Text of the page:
Baby Boom set for supersonic debut

The first independently developed and privately funded supersonic jet has been unveiled in the US.

Boom passenger airliner
Boom passenger airliner

Boom Technology’s XB-1 Supersonic Demonstrator has been designed to cruise at Mach 2.2 and is a one third subscale prototype of a supersonic passenger airliner proposed by the Denver-based company.

“60 years after the dawn of the jet age, we’re still flying at 1960s speeds,” said Blake Scholl, chief executive officer and founder of Boom. “Concorde’s designers didn’t have the technology for affordable supersonic travel, but now we do. Today, we’re proud to unveil our first aircraft as we look forward to first flight late next year.”

The first flight of the XB-1 – dubbed Baby Boom – is planned for late 2017. According to Boom Technology, subsonic flight test will be conducted east of Denver whilst supersonic test flights will be conducted near Edwards Air Force Base in Southern California, in partnership with Virgin Galactic’s The Spaceship Company.

Wing spar test rig
Wing spar test rig

“I have long been passionate about aerospace innovation and the development of high-speed commercial flights,” said Richard Branson, founder of Virgin Group. “As an innovator in the space, Virgin Galactic’s decision to work with Boom was an easy one. We’re excited to have an option on Boom’s first 10 airframes. Through Virgin Galactic’s manufacturing arm, The Spaceship Company, we will provide engineering and manufacturing services, along with flight test support and operations as part of our shared ambitions.”

The XB-1 Supersonic Demonstrator will fly with three General Electric J85-21 (non-afterburning; proprietary variable-geometry intake and exhaust) engines, plus avionics from Honeywell, carbon fibre parts supplied by Tencate, and composite structures fabricated by Blue Force in North Carolina. Final assembly and vehicle integration are taking place in Boom’s facility at Centennial Airport in Colorado.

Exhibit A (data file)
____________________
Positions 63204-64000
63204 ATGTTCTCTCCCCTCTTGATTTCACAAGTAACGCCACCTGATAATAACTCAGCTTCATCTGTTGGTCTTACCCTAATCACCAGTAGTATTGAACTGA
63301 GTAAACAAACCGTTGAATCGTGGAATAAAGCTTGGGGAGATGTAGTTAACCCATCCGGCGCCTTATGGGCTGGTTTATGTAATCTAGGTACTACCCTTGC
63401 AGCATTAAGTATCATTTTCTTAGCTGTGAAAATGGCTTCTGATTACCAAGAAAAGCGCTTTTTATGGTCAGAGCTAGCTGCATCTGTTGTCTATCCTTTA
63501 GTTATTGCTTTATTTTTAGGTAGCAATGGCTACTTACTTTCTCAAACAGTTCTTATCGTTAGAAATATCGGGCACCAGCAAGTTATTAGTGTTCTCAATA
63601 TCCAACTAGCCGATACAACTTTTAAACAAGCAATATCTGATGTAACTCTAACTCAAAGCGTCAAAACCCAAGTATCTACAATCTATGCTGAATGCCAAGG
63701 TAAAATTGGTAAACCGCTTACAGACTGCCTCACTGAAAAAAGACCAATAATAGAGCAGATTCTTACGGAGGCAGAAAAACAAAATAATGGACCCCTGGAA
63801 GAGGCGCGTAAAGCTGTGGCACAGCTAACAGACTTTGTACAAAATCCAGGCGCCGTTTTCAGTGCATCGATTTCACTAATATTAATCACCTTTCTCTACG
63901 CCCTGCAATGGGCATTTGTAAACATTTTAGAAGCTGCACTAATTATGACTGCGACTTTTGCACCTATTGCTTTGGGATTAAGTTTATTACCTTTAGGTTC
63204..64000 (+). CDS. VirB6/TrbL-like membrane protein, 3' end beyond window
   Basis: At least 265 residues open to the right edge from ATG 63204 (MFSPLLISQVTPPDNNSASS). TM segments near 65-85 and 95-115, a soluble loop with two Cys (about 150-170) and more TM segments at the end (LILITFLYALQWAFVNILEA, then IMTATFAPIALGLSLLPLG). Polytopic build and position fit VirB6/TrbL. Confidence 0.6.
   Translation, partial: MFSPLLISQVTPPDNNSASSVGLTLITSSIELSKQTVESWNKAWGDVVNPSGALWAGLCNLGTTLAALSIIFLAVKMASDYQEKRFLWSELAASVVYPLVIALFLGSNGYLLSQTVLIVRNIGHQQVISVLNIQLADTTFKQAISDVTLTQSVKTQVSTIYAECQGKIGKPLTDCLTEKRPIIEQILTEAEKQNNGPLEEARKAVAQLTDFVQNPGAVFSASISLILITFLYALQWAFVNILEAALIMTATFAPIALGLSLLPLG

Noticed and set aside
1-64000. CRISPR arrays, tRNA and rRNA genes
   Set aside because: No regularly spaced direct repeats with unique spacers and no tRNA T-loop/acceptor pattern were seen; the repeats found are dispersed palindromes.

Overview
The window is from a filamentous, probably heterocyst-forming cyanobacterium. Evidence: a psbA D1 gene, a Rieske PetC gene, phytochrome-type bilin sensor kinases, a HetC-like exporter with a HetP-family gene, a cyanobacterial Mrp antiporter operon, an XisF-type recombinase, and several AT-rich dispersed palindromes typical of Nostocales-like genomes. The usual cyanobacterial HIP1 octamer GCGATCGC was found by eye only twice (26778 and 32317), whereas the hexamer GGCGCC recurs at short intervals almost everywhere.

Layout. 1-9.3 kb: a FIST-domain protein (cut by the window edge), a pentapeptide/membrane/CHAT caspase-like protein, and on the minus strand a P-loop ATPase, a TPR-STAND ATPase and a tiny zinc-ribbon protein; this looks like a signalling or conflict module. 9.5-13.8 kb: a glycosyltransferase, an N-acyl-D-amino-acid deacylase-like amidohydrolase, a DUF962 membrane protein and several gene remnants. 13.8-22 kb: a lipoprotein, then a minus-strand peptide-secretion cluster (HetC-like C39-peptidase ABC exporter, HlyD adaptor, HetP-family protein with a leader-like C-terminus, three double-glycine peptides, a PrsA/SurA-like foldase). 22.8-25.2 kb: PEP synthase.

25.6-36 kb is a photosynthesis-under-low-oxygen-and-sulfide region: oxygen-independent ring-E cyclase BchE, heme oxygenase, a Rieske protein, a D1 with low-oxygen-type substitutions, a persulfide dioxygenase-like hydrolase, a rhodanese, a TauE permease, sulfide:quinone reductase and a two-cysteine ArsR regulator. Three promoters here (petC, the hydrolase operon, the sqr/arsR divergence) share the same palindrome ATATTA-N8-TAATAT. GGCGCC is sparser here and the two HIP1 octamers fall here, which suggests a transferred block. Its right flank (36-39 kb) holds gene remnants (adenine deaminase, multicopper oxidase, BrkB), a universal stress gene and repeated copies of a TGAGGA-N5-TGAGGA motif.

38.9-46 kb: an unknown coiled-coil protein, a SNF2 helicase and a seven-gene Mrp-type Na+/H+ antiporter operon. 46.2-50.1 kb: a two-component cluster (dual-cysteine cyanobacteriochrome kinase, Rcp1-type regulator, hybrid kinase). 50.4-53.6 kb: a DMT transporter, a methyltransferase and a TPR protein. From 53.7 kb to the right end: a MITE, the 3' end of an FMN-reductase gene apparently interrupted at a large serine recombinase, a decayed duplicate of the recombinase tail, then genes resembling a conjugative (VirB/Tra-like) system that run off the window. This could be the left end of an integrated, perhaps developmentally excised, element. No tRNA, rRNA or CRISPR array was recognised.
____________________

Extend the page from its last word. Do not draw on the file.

Commenting on Boom’s announcement, Kevan Kane, managing director of Technoset and member of Coventry and Warwickshire Aerospace Forum, said: “It was inevitable that Supersonic flight would be re-visited. They have wanted to do this for over 30 years or since the end of Concorde.

“I am guessing that the [potential] issues would be noise pollution but if we understand it correctly, its primarily across water so not such an issue and I am sure that a combination of current design methods and engine technology, they will over-come this problem.

“With recent global events, I am sure that there would massive demand for high speed air travel especially for business.”

Design Specifications: XB-1 Supersonic Demonstrator

  • Crew: Two (pilot + optional flight test engineer or passenger)
  • Length: 68′, Wingspan: 17′
  • Maximum Take-off Weight: 13,500lb
  • Powerplant: 3X General Electric J85-21, non-afterburning; proprietary variable-geometry intake and exhaust engines
  • Aerodynamics: Chine, refined delta wing with swept trailing edge
  • Cruise: Mach 2.2 (1,451mph, 2,335km/h)
  • Nose Temperature: 307°F (345°F on ISA+20 day)
  • Range: > 1,000nmi

Design Specifications: Boom passenger airliner

  • Crew: Two
  • Length: 170′, Wingspan: 60′
  • Passengers: 45 standard (up to 55 in high density)
  • Flight attendants: Up to 4
  • Powerplane: 3X non-afterburning medium bypass turbofan; proprietary variable geometry intake and exhaust
  • Aerodynamics: Chine, refined delta wing with swept trailing edge
  • Long Range Cruise: Mach 2.2 (1,451mph, 2,335km/h)
  • Nose Temperature: 307°F (345°F on ISA+20 day)
  • Maximum Design Route: 9,000nm (4,500nm unrefuelled)